Home theater in a box (HTiB) sales dropped in 2005, but suppliers are doing their utmost at International CES to encourage replacement sales and expand penetration.
In large part, suppliers are trying to make their systems less visually intrusive and less challenging to set up, in some cases turning to virtual surround technology and wireless surround speakers to increase the maturing category’s penetration. Systems are also expanding their appeal by controlling products in the high-growth MP3 portable (see story on p. 7.) and satellite radio categories.
The shrinking stereo shelf system market is looking to similar capabilities, including MP3 player and satellite radio links, to expand their appeal (see story on p. 74).
To expand HTiB penetration, Sharp is unveiling its first HTiB with virtual surround technology to deliver a 5.1-channel soundfield from a single speaker-equipped set-top component and an outboard subwoofer. Samsung will show a two-speaker version with subwoofer. They’re intended as second systems in bedrooms or other small rooms, for people intimidated by hooking up a multi-speaker system and for people whose rooms don’t easily accommodate multi-speaker systems.
Companies such as Denon, JVC and Sherwood already offer two-speaker home theater systems using virtual surround technology.
Pioneer hopes to expand the market’s potential to consumers turned off by component clutter by expanding its selection of systems that pack all electronics and amplification, save for a small display panel, into a tucked-away subwoofer enclosure. Audiovox’s Acoustic Research brand will try to make speakers disappear with home accent pieces, such as wall sconces, that will hide speakers.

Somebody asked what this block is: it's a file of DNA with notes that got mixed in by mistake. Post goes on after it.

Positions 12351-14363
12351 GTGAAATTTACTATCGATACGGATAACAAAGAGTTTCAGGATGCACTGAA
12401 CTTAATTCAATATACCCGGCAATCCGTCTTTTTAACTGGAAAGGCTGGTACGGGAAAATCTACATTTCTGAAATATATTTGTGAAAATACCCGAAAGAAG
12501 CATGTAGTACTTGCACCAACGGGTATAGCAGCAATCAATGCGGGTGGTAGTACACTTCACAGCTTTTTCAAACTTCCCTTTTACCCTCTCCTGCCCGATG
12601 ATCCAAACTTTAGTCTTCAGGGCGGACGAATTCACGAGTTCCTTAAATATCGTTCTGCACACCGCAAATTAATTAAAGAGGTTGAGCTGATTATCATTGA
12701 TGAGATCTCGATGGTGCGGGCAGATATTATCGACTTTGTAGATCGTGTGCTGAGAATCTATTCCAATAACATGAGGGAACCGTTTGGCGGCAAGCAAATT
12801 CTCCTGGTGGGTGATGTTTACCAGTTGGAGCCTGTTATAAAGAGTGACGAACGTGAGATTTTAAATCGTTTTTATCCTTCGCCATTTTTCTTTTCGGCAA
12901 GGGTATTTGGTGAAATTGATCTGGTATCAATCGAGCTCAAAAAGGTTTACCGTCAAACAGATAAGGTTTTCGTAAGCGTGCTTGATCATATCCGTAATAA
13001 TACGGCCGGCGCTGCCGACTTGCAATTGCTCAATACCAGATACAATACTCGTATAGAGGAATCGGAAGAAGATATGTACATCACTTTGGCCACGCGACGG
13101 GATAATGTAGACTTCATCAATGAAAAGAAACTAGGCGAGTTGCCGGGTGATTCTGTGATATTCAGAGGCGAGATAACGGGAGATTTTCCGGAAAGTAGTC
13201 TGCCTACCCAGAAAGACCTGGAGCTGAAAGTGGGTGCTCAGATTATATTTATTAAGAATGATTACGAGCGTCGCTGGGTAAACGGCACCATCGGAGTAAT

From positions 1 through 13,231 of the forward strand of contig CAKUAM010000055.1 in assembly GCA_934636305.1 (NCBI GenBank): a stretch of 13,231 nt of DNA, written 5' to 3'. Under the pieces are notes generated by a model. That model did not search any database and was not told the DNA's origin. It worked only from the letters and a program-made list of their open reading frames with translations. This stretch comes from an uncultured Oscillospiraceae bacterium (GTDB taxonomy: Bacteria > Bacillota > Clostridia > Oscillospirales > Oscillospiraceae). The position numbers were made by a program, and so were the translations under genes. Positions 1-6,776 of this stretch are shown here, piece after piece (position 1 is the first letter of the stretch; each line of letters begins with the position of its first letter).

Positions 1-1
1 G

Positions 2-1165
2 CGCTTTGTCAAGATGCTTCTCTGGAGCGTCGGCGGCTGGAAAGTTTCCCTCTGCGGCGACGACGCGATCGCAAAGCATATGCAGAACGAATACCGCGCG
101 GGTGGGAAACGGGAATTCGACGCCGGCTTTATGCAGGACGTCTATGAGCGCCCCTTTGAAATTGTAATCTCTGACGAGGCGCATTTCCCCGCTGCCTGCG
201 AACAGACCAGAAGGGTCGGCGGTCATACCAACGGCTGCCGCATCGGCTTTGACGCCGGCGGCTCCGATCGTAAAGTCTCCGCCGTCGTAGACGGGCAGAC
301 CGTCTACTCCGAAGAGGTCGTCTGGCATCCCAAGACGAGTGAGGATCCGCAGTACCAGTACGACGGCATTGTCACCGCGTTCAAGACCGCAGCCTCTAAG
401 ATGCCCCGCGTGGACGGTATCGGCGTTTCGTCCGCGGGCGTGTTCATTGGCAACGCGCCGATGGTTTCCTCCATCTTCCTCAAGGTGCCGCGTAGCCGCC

Panasonic and LG Electronics want to lower the barrier to buying HTiBs by eliminating the need to run speaker cables from the system’s main chassis to the surround speakers. Panasonic will make wireless surrounds either standard or optional in all of its models. LG will offer its first two HTiBs with wireless-surround option.
To expand their utility and appeal, HTiBs will make connections to other types of devices, including Connect-and-Play XM Satellite Radio tuner/antennas. Audiovox, LG and Samsung will show their first such models at prices down to a suggested $249.
Other companies — including JVC, LG and Pioneer — will show their first HTiBs with USB host connectivity to play back music and video stored on USB drives or on USB-equipped media storage devices such as MP3 players. Samsung will expand its selection with USB Host. (See story above for details of the introductions.)
In two-channel shelf systems, dealers will find more models equipped with DVD players, more that control connected MP3 players and more CD-ripping models bundled with MP3 portables. (See story on p. 74 for details of the introductions.)
Suppliers of shelf and home theater systems hope these features will make their products more relevant and reverse serious 2005 sales drops. During the first three quarters of 2005, factory-level HTiB sales dropped 23 percent in units and dollars to 2.55 million units and $489.7 million, Consumer Electronics Association statistics show. Compact two-channel system sales fell only 6 percent in units to 4.42 million during that time, but a massive 29 percent in dollars to $430.6 million.